consider the data, views, and comments received during the public 
comment period.
    This proposed rule has been determined to be not significant for 
purposes of Executive Order (E.O.) 12866.
    This proposed rule does not contain policies with Federalism or 
takings implications as those terms are defined in E.O. 13132 and E.O. 
12630, respectively.
    The Chief Counsel for Regulation of the Department of Commerce 
certified to the Chief Counsel for Advocacy of the Small Business 
Administration that this proposed rule, if adopted, would not have a 
significant economic impact on a substantial number of small entities. 
The factual determination for this determination is as follows.
    The Council requested that we approve a new selective trawl gear 
(the large-mesh belly panel) for use in several non-groundfish 
fisheries to reduce groundfish bycatch. For some stocks, non-groundfish 
fisheries have an AM that requires the use of selective trawl gear when 
the ACL has been exceeded. Most of the approved selective trawls are 
not designed for use in these fisheries, and the large-mesh belly panel 
would provide these fisheries a better alternative than what is 
currently available. The requirement to use selective trawl gear was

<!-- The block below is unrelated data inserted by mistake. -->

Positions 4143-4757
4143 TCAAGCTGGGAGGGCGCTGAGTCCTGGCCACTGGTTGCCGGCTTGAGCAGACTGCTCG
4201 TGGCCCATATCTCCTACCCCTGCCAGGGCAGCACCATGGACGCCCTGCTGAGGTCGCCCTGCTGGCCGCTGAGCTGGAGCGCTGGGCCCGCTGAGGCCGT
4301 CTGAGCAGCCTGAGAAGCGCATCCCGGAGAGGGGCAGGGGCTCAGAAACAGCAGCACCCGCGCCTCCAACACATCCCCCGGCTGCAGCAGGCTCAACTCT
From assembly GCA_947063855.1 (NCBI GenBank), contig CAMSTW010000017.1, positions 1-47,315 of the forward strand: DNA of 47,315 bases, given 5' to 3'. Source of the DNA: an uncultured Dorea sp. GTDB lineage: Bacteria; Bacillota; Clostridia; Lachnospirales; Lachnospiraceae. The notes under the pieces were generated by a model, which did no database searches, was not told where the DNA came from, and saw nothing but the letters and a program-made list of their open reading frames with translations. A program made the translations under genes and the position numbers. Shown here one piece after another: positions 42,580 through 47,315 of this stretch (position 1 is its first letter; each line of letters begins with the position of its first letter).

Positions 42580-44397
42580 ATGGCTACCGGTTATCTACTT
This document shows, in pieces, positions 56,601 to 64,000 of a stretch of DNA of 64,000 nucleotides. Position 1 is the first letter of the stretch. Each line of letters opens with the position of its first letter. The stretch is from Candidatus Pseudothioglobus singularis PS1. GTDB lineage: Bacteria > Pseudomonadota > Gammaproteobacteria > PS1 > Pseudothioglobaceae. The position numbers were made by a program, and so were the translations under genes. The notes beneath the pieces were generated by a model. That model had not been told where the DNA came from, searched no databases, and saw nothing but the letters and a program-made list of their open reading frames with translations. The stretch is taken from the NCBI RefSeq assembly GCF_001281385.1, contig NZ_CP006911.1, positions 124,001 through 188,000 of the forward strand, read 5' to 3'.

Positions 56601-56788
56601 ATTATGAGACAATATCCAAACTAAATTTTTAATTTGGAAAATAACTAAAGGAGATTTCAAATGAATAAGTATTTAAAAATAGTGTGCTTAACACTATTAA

adopted in 2013. This rule would provide vessels an alternative 
selective gear for meeting that requirement, which would provide 
additional fishing opportunities, increase operational flexibility, and 
improve economic efficiency. This action is necessary to allow the 
fisheries to more effectively harvest its optimum yield, while 
continuing to reduce bycatch of windowpane and yellowtail flounder. 
This action seeks to fulfill the purpose and need while meeting the 
overarching goals and objectives of the Northeast Multispecies FMP.
    For purposes of the Regulatory Flexibility Act, NMFS established a 
small business size standard for businesses, including their 
affiliates, whose primary industry is commercial fishing (see 50 CFR 
200.2). A business

[[Page 57397]]

primarily engaged in commercial fishing (NAICS code 11411) is 
classified as a small business if it is independently owned and 
operated, is not dominant in its field of operation (including its 
affiliates), and has combined annual receipts not in excess of $11 
million for all its affiliated operations worldwide. The determination 
of whether the entity is large or small is based on the average annual 
revenue for the most recent 3 years for which data are available (in 
this case, from 2014 through 2016).
    The small-mesh exempted fishery allows vessels to harvest species 
in designated areas using mesh sizes smaller than the minimum mesh size 
required by Regulated Mesh Area regulations. To participate in the 
small-mesh multispecies exempted fishery, vessels must possess either a 
limited access multispecies permit (categories A, C, D, E, or F) or an 
open access multispecies permit (category K). Limited access 
multispecies permit holders can target small-mesh multispecies with 
different possession limit requirements depending on fishing region and 
mesh size used. Open access, Category K permit holders may fish for